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The Water Cycle… from clouds to sea.. from sea to clouds…. Active processes Precipitation events: rain, fog, mist, snow Infiltration and ground and surface water flow events eventual discharge into creeks and rivers root adsorption

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Presentation Transcript
the hydrologic cycle water cycle as an active model
Active processes

Precipitation events: rain, fog, mist, snow

Infiltration and ground and surface water flow events

eventual discharge into creeks and rivers

root adsorption

Water enters back into the atmosphere in the form of water vapor

Vapors condense, form clouds, and result in another precipitation event

The hydrologic cycle: Water cycle as an active model

Animation from: http://www.nps.gov/olym/hand/process/wcycle.gif

slide4

The Water Cycle on the Coast…. from sea to land

…….. is a microcosm of the global cycle

http://www.hko.gov.hk/education/edu01met/wxphe/ele_fog_fig2e.png

slide6

Outline:

1. Reservoirs

2. Movement among reservoirs

3. Storage and “Residence time”

in a reservoir

4. Water and climate change

5. Environmental frameworks for

thinking about water

slide7

Outline:

1. Reservoirs

2. Movement among reservoirs

3. Storage and “Residence time”

in a reservoir

4. Water and climate change

5. Environmental frameworks for

thinking about water

ocean storage
Ocean Storage

What percent of Earth’s water is stored in the oceans?

does the volume of the world s oceans ever change
Does the volume of the world’s oceans ever change?

20,000 years ago: LOWER

Sea level ~400 ft lower )

than today

120,000 years ago: HIGHER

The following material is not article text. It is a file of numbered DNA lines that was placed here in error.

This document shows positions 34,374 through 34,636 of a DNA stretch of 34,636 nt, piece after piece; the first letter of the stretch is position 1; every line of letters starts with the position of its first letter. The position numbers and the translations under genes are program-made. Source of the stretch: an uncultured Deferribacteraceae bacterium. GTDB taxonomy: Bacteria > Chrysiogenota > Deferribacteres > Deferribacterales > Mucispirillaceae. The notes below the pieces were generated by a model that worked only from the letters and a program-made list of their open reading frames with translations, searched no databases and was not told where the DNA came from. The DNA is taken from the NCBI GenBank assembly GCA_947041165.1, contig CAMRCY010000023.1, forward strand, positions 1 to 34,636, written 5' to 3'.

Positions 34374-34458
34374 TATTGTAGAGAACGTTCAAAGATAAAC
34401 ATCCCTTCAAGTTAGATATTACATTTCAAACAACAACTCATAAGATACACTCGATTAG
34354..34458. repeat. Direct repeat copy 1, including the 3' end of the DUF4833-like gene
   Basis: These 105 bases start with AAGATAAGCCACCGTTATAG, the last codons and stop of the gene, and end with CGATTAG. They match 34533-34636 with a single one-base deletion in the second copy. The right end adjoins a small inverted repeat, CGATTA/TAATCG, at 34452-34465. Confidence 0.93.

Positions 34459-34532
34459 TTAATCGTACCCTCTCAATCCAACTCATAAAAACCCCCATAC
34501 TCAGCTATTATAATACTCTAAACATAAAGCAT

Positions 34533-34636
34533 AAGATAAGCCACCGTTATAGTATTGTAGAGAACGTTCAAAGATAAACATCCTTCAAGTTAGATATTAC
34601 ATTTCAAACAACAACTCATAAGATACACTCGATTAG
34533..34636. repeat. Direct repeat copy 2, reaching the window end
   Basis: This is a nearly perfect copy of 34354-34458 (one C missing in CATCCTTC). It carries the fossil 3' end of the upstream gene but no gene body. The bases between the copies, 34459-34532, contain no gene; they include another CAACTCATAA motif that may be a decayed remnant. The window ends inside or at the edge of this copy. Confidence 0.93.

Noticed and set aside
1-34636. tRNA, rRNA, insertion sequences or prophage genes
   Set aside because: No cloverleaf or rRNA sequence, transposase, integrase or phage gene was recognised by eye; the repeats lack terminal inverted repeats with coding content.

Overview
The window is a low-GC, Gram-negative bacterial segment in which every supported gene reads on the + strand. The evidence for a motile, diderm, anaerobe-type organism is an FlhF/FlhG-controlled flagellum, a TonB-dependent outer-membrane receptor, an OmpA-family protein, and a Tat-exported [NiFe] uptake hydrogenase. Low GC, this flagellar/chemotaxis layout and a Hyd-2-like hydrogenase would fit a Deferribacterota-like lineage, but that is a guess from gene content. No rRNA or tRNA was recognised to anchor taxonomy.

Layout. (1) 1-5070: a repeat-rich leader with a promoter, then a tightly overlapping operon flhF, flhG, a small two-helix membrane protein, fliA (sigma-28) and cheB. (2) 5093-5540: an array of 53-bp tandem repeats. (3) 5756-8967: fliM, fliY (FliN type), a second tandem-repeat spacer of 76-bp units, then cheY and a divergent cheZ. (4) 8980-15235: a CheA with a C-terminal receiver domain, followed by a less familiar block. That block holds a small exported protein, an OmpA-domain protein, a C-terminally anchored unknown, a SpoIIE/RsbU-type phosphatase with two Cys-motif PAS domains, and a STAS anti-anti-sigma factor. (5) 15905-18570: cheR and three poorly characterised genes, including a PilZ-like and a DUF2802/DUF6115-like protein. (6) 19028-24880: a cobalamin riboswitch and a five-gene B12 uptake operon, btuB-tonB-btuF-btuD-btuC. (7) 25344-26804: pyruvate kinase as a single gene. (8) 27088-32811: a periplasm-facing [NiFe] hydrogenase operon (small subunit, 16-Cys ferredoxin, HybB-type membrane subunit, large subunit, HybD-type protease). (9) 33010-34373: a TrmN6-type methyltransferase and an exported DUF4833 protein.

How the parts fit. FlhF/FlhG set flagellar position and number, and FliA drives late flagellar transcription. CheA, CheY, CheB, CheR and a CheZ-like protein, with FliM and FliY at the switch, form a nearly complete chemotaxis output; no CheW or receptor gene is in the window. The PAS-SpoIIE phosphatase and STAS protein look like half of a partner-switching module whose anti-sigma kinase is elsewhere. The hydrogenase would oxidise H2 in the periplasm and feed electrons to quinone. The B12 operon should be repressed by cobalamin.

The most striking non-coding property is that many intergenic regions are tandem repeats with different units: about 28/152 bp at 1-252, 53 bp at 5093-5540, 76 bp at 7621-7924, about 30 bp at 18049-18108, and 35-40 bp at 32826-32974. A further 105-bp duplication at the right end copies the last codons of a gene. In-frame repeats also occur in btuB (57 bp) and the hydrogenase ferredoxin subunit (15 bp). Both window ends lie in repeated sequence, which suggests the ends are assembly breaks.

Sea level 18 ft higher than today

3M years B.P.: HIGHER

Sea level 165 ft higher

ice and snow glaciers ice fields and snowfields
ICE AND SNOW:glaciers, ice fields, and snowfields
  • Glacial ice covers 11% of all land
  • Represents a large % of all freshwater
  • Mountain snowfields are “reservoirs” for many water-supply systems
    • 75% in Western States

How much of all freshwater?

how much ground water
How much ground water?
  • Ground water occurs only close to the surface
surface water lakes swamps rivers
Surface Water:Lakes & Swamps & Rivers
  • Lakes swamps account for less than 0.3% of all fresswater:

- 20% is in the Great Lakes

- 20% is in Lake Baikal in Siberia

storage in the atmosphere
Storage in the atmosphere:
  • 0.001%
  • Water vapor
  • Clouds, condensed water vapor

http://www.cs.cmu.edu/afs/andrew/scs/cs/15-463/f07/proj2/www/aaiordac/images/clouds.jpg

slide16

Outline:

1. Reservoirs

2. Movement among reservoirs

3. Storage in a reservoir

4. Water and climate change

5. Environmental frameworks for

thinking about water

processes moving water through the cycle key atmosphere transport
Processes moving water through the cycle… key Atmosphere Transport

What percent of the water in the atmosphere comes from evaporation?

  • Evaporation

90%

  • Transpiration

10%

slide22

Outline:

1. Reservoirs

2. Movement among reservoirs

3. Storage in a reservoir

4. Water and climate change

5. Environmental frameworks for

thinking about water

mass balance storage a consequence of movements
Mass Balance: Storage, a consequence of movements

Generally:

Inflow (I) – Outflow (O) = Net balance

Globally, we turn this around::

Outflow (O) – Inflow (I) = Net balance

Evaporation (E) - Precipitation (P)

E – P = Net Balance

(Also called the continuity equation,